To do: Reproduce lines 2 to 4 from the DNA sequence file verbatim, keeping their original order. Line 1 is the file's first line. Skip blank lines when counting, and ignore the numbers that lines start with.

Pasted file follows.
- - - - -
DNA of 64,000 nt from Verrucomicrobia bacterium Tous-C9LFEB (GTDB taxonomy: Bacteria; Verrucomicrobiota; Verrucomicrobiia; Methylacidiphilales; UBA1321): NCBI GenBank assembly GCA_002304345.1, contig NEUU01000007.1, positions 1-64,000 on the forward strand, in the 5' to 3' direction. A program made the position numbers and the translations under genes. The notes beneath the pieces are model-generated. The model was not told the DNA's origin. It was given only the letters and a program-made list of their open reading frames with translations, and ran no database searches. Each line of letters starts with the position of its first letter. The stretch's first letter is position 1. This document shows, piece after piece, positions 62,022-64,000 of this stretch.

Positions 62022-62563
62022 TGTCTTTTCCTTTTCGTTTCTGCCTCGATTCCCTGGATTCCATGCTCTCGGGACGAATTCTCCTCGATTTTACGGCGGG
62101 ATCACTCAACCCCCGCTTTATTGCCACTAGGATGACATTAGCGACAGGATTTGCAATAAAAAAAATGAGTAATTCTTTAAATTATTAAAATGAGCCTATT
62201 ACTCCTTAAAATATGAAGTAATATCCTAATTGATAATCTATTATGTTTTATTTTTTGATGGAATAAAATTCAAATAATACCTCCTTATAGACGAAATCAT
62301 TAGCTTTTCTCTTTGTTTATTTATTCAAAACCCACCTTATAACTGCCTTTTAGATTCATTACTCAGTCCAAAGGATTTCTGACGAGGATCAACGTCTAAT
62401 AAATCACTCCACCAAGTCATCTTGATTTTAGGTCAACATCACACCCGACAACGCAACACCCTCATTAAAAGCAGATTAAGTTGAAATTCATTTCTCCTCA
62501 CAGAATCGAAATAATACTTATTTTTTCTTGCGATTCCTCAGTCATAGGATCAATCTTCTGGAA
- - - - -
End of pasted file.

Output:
Positions 62022-62563
62022 TGTCTTTTCCTTTTCGTTTCTGCCTCGATTCCCTGGATTCCATGCTCTCGGGACGAATTCTCCTCGATTTTACGGCGGG
62101 ATCACTCAACCCCCGCTTTATTGCCACTAGGATGACATTAGCGACAGGATTTGCAATAAAAAAAATGAGTAATTCTTTAAATTATTAAAATGAGCCTATT